How likely is E. cuniculi to be trasmitted from an infected rabbit to a dog? My sister has a positive rabbit and my dog was just diagnosed with kidney insufficiency. Now that the dog’s kidneys are compromised, should we be concerned?
Encephalitozoon cuniculi is a strange little organism that is now classified as a fungus, but is also similar to some types of protozoal parasites. It is an important (and often overlooked but potentially treatable) cause of neurological disease in rabbits. It is quite common in healthy pet rabbits, and infected rabbits shed the organism mainly in urine.
Less is known about E. cuniculi in dogs. Neurological disease, stunted growth and renal failure are the most common problems that develop. Disease usually occurs in young dogs (less than 1 year of age, with most cases in dogs a couple of months old or younger). Some studies have reported antibodies against the organism in a large percentage of healthy dogs, indicating that they’ve been exposed at some point, but most studies have found antibodies in few or no dogs.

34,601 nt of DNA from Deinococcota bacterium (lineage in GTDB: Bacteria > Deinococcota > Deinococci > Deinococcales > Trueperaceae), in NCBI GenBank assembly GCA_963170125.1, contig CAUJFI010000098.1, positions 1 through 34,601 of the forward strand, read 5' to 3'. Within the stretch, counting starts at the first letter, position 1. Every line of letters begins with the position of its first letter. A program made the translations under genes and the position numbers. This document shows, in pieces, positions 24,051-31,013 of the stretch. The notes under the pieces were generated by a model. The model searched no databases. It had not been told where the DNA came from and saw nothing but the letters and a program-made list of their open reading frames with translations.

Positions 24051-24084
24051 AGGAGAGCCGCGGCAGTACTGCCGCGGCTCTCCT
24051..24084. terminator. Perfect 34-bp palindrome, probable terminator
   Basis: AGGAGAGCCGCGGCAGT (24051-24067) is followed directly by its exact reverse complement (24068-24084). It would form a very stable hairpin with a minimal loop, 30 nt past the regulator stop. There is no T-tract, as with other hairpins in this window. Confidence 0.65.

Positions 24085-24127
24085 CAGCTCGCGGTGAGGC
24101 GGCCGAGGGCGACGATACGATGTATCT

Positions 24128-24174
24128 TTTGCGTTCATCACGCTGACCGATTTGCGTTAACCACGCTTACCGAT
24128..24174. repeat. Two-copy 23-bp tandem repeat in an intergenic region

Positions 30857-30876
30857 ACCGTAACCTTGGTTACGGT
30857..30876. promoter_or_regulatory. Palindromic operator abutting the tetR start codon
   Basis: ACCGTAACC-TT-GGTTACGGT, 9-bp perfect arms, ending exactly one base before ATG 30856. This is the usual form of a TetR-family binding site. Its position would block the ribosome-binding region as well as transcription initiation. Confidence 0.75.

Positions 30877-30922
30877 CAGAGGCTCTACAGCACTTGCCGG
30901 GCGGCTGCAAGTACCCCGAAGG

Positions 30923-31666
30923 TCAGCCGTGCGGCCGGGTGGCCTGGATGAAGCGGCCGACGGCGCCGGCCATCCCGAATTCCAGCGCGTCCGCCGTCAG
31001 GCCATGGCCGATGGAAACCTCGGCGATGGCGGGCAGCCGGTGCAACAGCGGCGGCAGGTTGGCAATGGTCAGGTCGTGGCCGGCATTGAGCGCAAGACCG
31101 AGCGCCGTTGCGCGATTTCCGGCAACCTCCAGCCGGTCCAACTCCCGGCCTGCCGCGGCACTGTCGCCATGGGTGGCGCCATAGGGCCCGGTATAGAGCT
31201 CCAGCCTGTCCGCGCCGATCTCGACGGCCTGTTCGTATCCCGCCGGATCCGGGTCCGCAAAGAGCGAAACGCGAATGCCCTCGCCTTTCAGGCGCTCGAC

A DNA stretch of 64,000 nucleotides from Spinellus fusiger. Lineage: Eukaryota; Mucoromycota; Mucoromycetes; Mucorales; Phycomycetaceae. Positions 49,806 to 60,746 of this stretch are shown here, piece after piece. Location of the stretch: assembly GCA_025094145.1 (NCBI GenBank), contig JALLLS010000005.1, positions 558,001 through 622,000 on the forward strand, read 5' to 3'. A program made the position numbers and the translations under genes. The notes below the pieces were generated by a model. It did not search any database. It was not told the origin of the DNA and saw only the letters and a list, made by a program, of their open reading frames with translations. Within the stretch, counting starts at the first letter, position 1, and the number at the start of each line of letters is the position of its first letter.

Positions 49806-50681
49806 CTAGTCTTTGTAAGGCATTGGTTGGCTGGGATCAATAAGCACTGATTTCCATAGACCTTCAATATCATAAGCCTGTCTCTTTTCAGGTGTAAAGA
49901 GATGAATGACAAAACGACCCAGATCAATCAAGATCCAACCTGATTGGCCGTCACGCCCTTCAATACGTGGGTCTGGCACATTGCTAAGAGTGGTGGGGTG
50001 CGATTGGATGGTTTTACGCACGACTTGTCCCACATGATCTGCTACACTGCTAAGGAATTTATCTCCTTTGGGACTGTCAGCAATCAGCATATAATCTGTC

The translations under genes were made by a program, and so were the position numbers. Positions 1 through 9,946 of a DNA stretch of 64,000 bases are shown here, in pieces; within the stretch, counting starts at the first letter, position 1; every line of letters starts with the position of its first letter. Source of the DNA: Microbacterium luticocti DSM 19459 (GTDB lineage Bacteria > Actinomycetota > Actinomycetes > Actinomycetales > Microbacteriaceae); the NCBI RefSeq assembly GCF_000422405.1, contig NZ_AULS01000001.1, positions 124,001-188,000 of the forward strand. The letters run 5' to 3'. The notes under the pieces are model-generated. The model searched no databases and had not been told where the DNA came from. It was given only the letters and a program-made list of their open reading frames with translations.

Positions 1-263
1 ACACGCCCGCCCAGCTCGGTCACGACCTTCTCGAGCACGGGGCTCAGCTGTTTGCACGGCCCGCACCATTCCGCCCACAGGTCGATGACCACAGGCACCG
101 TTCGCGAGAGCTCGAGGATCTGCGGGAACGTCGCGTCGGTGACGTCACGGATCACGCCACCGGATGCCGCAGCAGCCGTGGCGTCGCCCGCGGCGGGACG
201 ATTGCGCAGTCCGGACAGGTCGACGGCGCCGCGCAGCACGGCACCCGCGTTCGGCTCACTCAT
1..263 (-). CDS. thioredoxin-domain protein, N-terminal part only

The risk of transmission from rabbits to dogs is not known. There are a few different types of E. cuniculi, including one type (type I) that is called the "rabbit strain" and another (type III) that is called the "dog strain." The ability of the rabbit strain to infect dogs, particularly dogs with normal immune function, is unclear. Considering the low incidence of infection in dogs (especially older dogs), the different types of E. cuniculi that predominate in dogs and rabbits, and the commonness of kidney disease in dogs, I doubt there’s a link between the rabbit’s infection and the dog’s kidney disease in this case.